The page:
Thursday doors #7

I’ve spent many a happy hour (and plenty of dollars) in the shop behind this discreet doorway at 693 Fifth Avenue. It was always my first point of call on trips to New York. I first visited in 1997 with an American colleague who was a big fan of the shop. I’d been dying to visit because whenever I’d admired something she’d worn and asked where it was from the answer was inevitably “Takashimaya!” I confess that some of my most favourite purchases which continue to give me joy à la Konmari came from this shop.

As its name suggests, Takashimaya is a Japanese chain of department stores whose first store selling kimonos opened in 1831 in Kyoto. The company expanded, merged with other businesses, opened overseas offices, went public and is now part of the Mitsubishi UFJ Financial Group. I’ve visited its main store in Tokyo which, while rather spectacular, was a huge disappointment as it was chock full of Western designer goods.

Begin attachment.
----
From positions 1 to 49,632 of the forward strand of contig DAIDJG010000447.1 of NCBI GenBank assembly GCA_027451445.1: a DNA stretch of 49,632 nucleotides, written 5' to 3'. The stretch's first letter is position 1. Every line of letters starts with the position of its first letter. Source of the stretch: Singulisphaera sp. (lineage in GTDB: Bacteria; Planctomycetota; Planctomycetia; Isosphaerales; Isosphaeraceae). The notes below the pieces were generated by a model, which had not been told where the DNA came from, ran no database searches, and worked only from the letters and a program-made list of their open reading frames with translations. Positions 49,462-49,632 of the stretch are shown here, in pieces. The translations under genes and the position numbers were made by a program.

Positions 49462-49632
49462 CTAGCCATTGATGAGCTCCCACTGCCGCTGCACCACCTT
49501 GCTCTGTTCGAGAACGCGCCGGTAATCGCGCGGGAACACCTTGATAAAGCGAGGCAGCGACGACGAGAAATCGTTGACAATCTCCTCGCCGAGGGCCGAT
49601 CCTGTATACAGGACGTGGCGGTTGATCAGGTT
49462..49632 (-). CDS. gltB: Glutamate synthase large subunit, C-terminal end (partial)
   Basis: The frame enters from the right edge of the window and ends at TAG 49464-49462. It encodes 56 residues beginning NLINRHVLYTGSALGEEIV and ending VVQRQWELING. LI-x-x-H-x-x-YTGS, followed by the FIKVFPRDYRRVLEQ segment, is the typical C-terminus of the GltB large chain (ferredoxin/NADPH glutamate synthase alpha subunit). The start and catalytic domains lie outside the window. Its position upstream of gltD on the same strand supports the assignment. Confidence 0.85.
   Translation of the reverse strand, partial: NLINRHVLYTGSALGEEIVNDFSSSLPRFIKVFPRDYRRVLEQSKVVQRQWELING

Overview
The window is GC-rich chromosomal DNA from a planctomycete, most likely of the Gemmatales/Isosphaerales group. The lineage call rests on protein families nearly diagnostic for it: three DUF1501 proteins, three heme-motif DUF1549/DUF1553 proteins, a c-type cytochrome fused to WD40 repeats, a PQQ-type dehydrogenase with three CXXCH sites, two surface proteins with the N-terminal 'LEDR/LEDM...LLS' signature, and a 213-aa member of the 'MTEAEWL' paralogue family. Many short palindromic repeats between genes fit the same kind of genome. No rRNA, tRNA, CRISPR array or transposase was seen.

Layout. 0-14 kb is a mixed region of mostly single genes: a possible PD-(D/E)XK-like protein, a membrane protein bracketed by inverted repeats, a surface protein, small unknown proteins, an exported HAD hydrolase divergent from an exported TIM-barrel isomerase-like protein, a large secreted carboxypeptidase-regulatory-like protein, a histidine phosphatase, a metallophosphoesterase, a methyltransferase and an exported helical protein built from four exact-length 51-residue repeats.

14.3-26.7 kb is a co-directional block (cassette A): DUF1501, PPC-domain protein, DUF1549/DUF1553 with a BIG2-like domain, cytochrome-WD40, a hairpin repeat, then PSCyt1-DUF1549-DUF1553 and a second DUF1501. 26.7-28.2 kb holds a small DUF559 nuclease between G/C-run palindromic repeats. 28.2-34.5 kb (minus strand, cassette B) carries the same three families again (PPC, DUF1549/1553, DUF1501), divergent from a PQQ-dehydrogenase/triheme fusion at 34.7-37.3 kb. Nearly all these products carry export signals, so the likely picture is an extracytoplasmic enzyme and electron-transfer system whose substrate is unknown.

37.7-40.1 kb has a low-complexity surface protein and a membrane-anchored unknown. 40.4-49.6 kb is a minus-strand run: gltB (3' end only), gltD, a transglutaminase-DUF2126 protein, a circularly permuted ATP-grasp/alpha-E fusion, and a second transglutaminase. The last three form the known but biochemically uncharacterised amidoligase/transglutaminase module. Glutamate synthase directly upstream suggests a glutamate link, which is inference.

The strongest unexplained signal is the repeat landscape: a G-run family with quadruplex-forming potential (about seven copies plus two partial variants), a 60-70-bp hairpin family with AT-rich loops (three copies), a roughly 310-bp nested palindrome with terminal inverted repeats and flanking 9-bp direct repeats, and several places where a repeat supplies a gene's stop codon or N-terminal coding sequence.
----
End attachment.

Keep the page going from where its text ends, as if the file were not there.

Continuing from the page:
The New York store sadly closed in 2010 as Takashimaya chose to refocus on Asian markets amid struggling sales. I can still remember my shock when I found that it had shut and immediately advised my American friend (now based in Europe) to share the shocking news. To this day we both still visit the site of the former New York store and walk away shaking our heads remembering the fun we had in its basement restaurant and the amount of money we’d spent on its beautifully curated collections.

 

8 thoughts on “Thursday doors #7

  1. I often visited the Osaka branch as it was at Namba–the terminal station for my train trip into Osaka. While I was a bigger fan of Hanshin, I did enjoy the store and made many purchases there.

    Liked by 1 person

    1. I too have visited the Osaka branch but it still wasn’t quite as lovely as its New York outpost which, while small, had a beautifully curated collection of things oriental, not all of which were Japanese. I’ll have to try Hanshin next timeI’m in Japan. And, can I just say Anthony, how lovely it is to chat about shopping with a man.

      Liked by 1 person

      1. I don’t want to oversell Hanshin, I think I liked it more for its underdog status. It was built to serve as a hub for the Hanshin railway. It too is stacked with foreign labels. However, it is a bit quirky and little corners of everyday Japan can be found there. I especially liked the hobby corner.
        More recently, I have enjoyed going to the Loft as it was full of unusual things–but maybe that isn’t true anymore either.

        Liked by 1 person

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